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When folks who raise chickens get together at social functions, it isn't long before the 'chicken stories' enter the conversation. Often funny, sometimes macabre, and usually always dramatic, our stories usually come at the expense of a ruffled chicken, a perturbed owner or a rattled flock.

Your chicken stories can all be good ones if you, unlike myself, do a little research to provide safe and secure living arrangements for your flock. Here are some aspects of chicken raising that we overlooked and you can hopefully avoid in getting your new flock off to a good start.

1. Building the henhouse directly on the ground

I built our first chicken coop using recycled lumber and chicken wire (poultry mesh), and set it directly on the ground. This way, I reasoned, the birds could scratch and peck at the ground for bugs and other chicken delights, and their poops would work into the ground beneath the litter of straw. I thought this arrangement would keep them occupied and happy when they were cooped up.

Raccoons and mink persistently tried to burrow under the side of the coop, and finally a mink succeeded, which cost us the flock. It seemed like I was always fiddling with the base of the structure to keep out predators, when a simple raised floor with a ramp would be more effective. Today we have a coop which is raised 4’ off the ground with a drop-down floor for easy cleaning.

Using rough recycled lumber was also a mistake, since it couldn’t be effectively washed down or cleaned. Chicken coops should have smooth surfaces, painted or whitewashed, that are easy to clean and maintain.

2. Not providing outside access to roosting boxes.

Our first chicken coop was roomy and tall enough for a person to walk inside. I built a row of 4 nesting boxes in one part of coop where the hens would lay their eggs, and each day someone walked into the coop to collect the fresh eggs. This worked fine at first, but soon the kids were coming in from collecting the eggs with their gumboots soiled with chicken poop from the litter on the coop floor. And the daily egg collection seemed to be an intrusion on the hens as they milled about the coop waiting for an available laying box.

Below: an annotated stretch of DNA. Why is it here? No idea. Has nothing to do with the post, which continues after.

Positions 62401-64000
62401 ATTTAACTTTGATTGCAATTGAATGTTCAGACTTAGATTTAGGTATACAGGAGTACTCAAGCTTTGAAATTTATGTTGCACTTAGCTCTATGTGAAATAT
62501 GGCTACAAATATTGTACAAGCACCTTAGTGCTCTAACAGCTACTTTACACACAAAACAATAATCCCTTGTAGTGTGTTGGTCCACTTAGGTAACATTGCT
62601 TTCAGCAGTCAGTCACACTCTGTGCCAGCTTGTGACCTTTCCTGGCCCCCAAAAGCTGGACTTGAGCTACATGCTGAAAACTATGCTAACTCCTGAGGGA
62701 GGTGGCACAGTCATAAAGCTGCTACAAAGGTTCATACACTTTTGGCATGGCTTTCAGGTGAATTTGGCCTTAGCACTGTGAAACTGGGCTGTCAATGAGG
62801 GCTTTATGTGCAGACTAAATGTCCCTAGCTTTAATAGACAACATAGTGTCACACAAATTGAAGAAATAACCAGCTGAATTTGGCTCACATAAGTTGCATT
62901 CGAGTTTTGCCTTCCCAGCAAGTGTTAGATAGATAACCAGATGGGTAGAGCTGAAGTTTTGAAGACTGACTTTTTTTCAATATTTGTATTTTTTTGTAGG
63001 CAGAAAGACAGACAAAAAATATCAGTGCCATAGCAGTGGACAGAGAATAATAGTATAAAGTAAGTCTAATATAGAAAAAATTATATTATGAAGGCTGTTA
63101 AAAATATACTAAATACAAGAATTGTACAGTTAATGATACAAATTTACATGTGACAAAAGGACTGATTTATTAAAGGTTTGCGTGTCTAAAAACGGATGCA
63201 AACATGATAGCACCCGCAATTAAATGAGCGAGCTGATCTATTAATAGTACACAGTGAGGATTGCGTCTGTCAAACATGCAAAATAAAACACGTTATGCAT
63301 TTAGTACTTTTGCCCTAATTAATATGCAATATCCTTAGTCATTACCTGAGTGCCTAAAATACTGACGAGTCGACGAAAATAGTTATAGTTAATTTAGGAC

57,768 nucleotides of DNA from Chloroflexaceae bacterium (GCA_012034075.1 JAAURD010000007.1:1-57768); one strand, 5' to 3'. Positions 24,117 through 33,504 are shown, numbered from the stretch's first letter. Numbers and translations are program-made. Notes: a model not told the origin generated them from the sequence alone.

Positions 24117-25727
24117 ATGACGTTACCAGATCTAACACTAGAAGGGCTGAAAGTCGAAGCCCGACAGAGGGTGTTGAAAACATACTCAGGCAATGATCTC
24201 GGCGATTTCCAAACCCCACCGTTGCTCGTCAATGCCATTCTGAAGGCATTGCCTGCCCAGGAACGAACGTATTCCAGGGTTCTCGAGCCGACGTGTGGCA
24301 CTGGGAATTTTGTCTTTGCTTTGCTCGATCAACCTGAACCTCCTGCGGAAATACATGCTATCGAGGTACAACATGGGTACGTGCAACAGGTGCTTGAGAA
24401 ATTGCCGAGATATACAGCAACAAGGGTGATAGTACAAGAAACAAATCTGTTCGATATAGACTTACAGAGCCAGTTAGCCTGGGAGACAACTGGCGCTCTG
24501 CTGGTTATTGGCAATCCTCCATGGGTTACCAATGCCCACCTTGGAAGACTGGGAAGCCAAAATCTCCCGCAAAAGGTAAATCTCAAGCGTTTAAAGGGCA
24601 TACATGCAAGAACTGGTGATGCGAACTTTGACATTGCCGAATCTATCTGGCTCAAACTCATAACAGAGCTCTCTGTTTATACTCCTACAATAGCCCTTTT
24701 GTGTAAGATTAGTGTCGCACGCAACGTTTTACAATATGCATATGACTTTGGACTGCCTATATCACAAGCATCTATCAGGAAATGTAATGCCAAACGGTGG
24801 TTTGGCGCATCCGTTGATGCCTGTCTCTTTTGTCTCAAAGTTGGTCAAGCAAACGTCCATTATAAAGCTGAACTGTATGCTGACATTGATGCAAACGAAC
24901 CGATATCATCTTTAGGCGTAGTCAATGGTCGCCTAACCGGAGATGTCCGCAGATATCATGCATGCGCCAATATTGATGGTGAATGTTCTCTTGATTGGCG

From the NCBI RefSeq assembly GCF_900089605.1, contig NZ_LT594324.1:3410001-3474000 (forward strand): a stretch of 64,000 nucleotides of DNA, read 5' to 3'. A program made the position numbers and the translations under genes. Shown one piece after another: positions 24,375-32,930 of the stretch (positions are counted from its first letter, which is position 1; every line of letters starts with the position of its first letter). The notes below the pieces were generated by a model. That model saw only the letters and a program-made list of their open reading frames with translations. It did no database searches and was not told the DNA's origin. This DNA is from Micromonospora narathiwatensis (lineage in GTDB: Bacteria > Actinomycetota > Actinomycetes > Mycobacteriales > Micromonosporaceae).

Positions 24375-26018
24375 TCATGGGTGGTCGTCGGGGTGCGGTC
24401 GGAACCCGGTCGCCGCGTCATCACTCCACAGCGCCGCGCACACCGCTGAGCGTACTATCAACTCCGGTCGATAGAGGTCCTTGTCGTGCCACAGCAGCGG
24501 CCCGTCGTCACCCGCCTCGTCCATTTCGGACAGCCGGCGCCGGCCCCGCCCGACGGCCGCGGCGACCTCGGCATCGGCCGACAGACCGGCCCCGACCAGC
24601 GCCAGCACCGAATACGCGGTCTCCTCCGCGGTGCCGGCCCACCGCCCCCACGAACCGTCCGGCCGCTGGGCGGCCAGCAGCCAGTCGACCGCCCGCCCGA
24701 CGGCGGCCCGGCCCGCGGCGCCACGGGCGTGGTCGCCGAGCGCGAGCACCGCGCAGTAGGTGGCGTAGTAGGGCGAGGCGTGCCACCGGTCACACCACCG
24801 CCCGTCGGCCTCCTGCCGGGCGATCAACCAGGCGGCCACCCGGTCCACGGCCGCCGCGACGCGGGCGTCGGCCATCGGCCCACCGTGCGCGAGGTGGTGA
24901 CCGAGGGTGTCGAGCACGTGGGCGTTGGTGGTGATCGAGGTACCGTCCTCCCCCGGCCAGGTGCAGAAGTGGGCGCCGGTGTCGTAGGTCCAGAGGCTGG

It was years before we realized the obvious! Put an opening port on the outside of the coop which accessed the row of nesting boxes. This way there’s no need to enter the coop or walk through the litter, and the boxes were built high enough so there was no bending down to see into the boxes. Today, collecting eggs is clean and simple, and the hens are undisturbed.

A cutaway door behind the nesting boxes provides access to the eggs from outside the coop.

A cutaway door behind the nesting boxes provides access to the eggs from outside the coop.

3. Using a bucket for water

At first we used a standard 9” tall plastic bucket for the chickens water. This size bucket held enough water for several days for our initial flock of hens, and it was too high to be fouled by chicken poop and too heavy, when at least half-full, to be tipped over. Every few days I could go in the coop and change the water. What could go wrong?

Galvanized water feeder

When I checked the coop a day or two later, the bucket was on its side amid a fouled puddle from which the birds were drinking. Instead of standing and drinking, the birds hopped up to sit on the rim of the bucket from where they could tilt their heads downwards to drink. This also enabled them to poop in the water. Once the water level dropped a few inches, the top-heavy bucket tipped and spilled.